"To most of us life is action, and by action we mean something which has been done, is being done, or will be done. Without action you cannot live. Action does not mean only physical movement, going from here to there; there is also the action of thought, the action of an idea, the action of a feeling, of environment, of opinion, the action of ambition, of food and of psychological influences of which most of us are totally unaware. There are the actions of the conscious mind and the actions of the unconscious mind. There is also, is there not, the action of a seed in the earth, the action of a man who gets a job and sticks to it for the rest of his life; there is the action of the waves beating on the shore, the action of gentle weather, of rain; there is all the action of the earth and of the heavens. So action is something limitless. Action is a movement both within and out of time. I am thinking aloud with you; I am exploring. I came here with one thought, action, and I want to discuss it with you, go into it, explore it gently, slowly, quietly, so that you and I understand it together.But when you merely reduce action to: 'What am I to do? Should I do this and not do that? Is this right, or that?' then action becomes a very small thing. We do, naturally, have to act within time; I do have to stop at the end of the hour; one has to go to the office, the factory, take meals, at a certain time. There must be action in time, and that is all we know, is it not? You and I really do not know anything else except action which is recognizable and within the field of time. By time we mean yesterday, today, and tomorrow. Tomorrow is the infinite future, yesterday is the infinite past, and today is the present; and the conflict between the future and the past produces a thing which we call action. So we are always inquiring how to act within the field of time, of recognition. We are always asking what to do: whether to marry or not to marry, whether to yield to temptation or to resist, whether to try and become rich or seek God. Circumstances - which are really the same as time - force me to accept a job because I have a family and I have to earn, and so there is all the conflict, turmoil and toil. So my mind is caught in the field of action-within-time. That is all I know; and each action produces its own result, its own fruits, again within time. That is one step, is it not? To see that we are caught in the action of time." - Collected Works, Vol. XI",108, Action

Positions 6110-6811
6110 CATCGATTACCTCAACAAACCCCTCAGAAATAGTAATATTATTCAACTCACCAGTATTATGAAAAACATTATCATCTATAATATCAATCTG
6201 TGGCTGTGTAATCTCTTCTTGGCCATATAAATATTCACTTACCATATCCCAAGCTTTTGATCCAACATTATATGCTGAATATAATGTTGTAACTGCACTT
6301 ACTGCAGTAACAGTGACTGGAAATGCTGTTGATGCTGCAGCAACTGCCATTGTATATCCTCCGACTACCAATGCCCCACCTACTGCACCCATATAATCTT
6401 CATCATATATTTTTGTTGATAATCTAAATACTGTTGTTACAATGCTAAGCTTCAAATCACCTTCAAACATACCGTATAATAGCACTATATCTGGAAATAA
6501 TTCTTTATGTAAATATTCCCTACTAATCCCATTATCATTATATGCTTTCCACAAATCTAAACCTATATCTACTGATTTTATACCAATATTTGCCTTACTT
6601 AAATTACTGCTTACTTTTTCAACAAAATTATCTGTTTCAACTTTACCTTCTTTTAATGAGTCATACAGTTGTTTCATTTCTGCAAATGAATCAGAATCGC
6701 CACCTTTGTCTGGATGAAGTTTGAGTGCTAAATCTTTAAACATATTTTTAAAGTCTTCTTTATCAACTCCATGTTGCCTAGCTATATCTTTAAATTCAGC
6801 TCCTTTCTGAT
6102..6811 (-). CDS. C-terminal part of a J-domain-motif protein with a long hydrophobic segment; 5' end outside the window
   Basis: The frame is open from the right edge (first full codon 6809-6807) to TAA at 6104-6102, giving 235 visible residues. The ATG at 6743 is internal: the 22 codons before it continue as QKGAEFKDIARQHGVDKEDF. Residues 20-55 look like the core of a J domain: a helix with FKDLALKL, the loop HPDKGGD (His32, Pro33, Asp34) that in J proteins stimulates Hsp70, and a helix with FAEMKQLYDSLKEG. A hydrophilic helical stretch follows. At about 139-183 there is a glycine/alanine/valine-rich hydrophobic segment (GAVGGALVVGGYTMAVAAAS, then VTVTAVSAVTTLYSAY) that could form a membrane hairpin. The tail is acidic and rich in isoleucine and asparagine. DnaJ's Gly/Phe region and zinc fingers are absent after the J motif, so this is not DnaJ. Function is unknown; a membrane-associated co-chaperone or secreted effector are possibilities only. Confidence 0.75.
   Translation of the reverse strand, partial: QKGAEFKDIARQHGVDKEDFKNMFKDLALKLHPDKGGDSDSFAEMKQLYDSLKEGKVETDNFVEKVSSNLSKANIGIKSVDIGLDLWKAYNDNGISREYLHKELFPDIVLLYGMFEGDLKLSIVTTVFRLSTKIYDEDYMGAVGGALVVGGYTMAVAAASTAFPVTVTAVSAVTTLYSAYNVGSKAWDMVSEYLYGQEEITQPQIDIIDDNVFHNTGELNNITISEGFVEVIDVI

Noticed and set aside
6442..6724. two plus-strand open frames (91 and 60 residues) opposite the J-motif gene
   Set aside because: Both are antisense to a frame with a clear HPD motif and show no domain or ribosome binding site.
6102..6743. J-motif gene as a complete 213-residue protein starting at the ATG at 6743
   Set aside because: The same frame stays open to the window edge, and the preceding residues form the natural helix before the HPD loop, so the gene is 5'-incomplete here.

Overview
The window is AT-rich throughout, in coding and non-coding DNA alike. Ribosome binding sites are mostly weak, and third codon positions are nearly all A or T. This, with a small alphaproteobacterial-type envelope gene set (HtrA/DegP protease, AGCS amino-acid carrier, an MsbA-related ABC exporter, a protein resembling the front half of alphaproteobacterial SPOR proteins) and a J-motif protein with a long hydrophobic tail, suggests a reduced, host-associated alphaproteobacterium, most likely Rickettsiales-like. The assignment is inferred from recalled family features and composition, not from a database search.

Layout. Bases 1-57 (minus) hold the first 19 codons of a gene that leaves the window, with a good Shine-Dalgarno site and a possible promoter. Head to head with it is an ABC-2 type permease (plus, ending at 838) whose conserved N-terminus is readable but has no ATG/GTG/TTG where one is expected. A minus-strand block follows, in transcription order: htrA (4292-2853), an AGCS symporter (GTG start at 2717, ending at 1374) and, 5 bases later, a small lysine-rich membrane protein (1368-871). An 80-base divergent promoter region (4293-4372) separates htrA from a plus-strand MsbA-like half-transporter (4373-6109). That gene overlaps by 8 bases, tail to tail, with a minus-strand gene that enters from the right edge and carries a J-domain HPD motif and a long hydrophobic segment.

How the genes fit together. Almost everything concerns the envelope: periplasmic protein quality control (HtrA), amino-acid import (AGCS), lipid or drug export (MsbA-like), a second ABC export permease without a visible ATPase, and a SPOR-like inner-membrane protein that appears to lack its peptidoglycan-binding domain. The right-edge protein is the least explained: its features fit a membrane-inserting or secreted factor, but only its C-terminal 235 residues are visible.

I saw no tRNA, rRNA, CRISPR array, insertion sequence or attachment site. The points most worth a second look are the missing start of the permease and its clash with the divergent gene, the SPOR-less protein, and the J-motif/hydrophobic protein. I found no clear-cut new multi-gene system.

When we are talking about time, we do not mean chronological time, time by the watch. That time exists, must exist. If you want to catch a bus, if you want to get to a train or meet an appointment tomorrow, you must have chronological time. But is there a tomorrow, psychologically, which is the time of the mind? Is there psychologically tomorrow, actually? Or is the tomorrow created by thought because thought sees the impossibility of change, directly, immediately, and invents this process of gradualness? I see for myself, as a human being, that it is terribly important to bring about a radical revolution in my way of life, thinking, feeling, and in my actions, and I say to myself, 'I'll take time over it; I'll be different tomorrow, or in a month's time.' That is the time we are talking about: the psychological structure of time, of tomorrow, or the future, and in that time we live. Time is the past, the present, and the future, not by the watch. I was, yesterday; yesterday operates through today and creates the future. That's a fairly simple thing. I had an experience a year ago that left an imprint on my mind, and the present I translate according to that experience, knowledge, tradition, conditioning, and I create the tomorrow. I'm caught in this circle. This is what we call living; this is what we call time.Thought, which is you, with all its memories, conditioning, ideas, hopes, despair, the utter loneliness of existence--all that is this time. ...And to understand a timeless state, when time has come to a stop, one must inquire whether the mind can be free totally of all experience, which is of time. - J. Krishnamurti, The Book of Life



answered 14 Sep '15, 17:27

ursixx's gravatar image